Tim Bowness
Lost in the Ghost Light

Tracks
1. Worlds Of Yesterday
2. Moonshot Manchild
3. Kill The Pain That’s KillingYou
4. Nowhere Good To Go
5. You’ll Be The Silence
6. Lost In The Ghost Light
7. You Wanted To Be Seen
8. Distant Summers


Band:
Tim Bowness
with a core band of
Colin Edwin (Porcupine Tree)
Bruce Soord (The Pineapple Thief / Katatonia)
Hux Nettermalm (Paatos)
Stephen Bennett (Henry Fool / No-Man)
Andrew Booker (Sanguine Hum / No-Man)


Discography:
My Hotel Year (2004)
Abandoned Dancehall Dreams (2014)
Stupid Things That Mean The World (2015)


Guests:
Ian Anderson (Jethro Tull)
Kit Watkins (Happy The Man / Camel)
Andrew Keeling (Hilliard Ensemble / Robert Fripp)
Steve Bingham (Ely Sinfonia / No-Man)
David Rhodes (Peter Gabriel / Kate Bush / Scott Walker


Info:
Mixed and mastered by Steven Wilson
Artwork by Jarrod Gosling

Released 2017-02-17
Reviewed 2016-03-03

Links:
timbowness.co.uk
yuoutube

insideout

Just a few days ago I wrote about a band called The Mute Gods, released on InsideOut. This album has much in common with these Mute Gods’s latest effort, it followed an album I really liked and it ended up being a good but fairly uninteresting album. And like these Mute Gods there are some strong musicians, even legends present in the recording of the album, in this case Jethro Tull’s Ian Anderson who lends his skills, but he is not alone in being a strong musician present on the album. One could almost call in an all-star project and those can be either brilliant or quite dull, they are rarely bad – this is quite dull to be hones, good but dull.

I think that if you press the link to the previous album you can read about the style, it is the same here – progressive rock. It is not heavy; it is rather fine and atmospheric. Strong production and good vocals are other things I notice when listening to this album, an album that feels on the long side despite being only 44 minutes long which is rather short for a progressive rock album. The focus is on the melodies but the album lacks hits, it lacks a strong focal point that will catch me as a listener – the album never really have my undivided attention.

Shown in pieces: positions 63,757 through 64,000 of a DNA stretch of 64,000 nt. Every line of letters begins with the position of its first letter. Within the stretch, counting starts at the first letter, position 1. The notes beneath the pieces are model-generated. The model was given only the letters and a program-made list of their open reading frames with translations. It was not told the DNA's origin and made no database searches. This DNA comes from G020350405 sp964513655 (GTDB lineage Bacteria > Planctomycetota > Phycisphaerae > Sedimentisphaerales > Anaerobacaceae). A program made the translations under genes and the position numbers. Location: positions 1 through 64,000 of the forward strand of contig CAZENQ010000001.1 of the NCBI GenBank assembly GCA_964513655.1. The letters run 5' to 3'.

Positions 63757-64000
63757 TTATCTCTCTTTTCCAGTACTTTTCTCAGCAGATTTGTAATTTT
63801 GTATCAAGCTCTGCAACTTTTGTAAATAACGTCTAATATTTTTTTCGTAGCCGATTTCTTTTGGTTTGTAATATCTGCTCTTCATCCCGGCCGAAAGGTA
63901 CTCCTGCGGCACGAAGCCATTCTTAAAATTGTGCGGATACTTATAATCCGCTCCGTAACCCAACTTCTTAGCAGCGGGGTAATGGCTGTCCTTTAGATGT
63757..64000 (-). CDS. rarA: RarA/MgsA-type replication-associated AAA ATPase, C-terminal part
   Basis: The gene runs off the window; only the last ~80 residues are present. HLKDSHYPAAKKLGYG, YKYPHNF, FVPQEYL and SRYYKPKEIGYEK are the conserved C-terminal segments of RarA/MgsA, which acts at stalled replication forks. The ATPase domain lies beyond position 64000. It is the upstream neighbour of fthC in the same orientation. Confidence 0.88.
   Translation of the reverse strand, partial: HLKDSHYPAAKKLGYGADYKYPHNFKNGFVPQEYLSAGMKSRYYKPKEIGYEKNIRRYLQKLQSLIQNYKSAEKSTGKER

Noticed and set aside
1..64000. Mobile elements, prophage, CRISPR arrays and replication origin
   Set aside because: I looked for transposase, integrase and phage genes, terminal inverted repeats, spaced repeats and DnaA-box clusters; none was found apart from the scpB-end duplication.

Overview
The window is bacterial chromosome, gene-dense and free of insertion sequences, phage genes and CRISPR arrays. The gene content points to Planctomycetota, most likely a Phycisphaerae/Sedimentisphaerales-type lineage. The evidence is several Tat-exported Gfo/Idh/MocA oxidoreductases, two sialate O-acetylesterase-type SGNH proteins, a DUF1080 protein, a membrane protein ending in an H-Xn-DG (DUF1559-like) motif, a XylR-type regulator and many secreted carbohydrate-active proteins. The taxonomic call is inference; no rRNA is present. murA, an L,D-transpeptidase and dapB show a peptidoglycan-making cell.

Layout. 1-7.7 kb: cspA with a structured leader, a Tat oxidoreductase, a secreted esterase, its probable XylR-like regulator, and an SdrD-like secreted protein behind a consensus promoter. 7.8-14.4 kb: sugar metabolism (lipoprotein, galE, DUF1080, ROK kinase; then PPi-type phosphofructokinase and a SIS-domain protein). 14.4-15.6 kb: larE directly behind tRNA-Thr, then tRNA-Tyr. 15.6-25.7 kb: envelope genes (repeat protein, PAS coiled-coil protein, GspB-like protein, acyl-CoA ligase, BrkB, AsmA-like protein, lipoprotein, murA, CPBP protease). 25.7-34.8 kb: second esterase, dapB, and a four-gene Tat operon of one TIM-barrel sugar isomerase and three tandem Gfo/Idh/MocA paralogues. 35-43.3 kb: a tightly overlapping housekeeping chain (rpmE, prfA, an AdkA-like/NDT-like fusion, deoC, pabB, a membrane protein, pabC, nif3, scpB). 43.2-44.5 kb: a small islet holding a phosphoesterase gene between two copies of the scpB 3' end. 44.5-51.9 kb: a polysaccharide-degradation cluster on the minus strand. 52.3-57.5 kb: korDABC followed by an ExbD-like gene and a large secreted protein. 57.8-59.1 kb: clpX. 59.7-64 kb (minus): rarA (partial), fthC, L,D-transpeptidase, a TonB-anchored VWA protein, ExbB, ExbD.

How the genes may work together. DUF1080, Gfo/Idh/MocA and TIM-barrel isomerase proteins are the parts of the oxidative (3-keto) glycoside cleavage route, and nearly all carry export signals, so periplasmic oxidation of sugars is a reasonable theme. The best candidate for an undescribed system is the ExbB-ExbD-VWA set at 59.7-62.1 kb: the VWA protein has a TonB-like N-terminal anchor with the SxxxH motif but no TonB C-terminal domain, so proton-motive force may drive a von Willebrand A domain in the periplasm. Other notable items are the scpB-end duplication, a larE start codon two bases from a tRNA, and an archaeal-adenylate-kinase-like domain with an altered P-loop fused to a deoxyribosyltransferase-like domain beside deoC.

So, I do have some reservations about this album but nevertheless it is a rather good one. And it is one that is easy to take to and easy to like, I liked it more from the beginning than I do now after having heard it several times. Fans of Bowness will no doubt find the album a very good one, maybe a must have while the rest of us probably will look at it more like I do – like a solid effort that doesn’t quite earn my fullest attention at any point. All the time when I listen to this album I find my thoughts wander, wander away from this album and towards other things like other albums and what I should write about other albums.

It is always difficult to find things to write about albums that are good but doesn’t quite attract the attention, I like the sound but the album lacks that something that makes a good album great. In the end I don’t really have much to say about this album, I don’t find myself lost in Bowness’ ghost light and the review might as well just have said, a solid melodic progressive rock album that doesn’t quite thrill me like its predecessor.

HHHHHHH

 

 

Label: InsideOut
Three similar bands: No-Man/OSI/Henry Fool
Rating: HHHHHHH (4/7)
Reviewer: Daniel Källmalm


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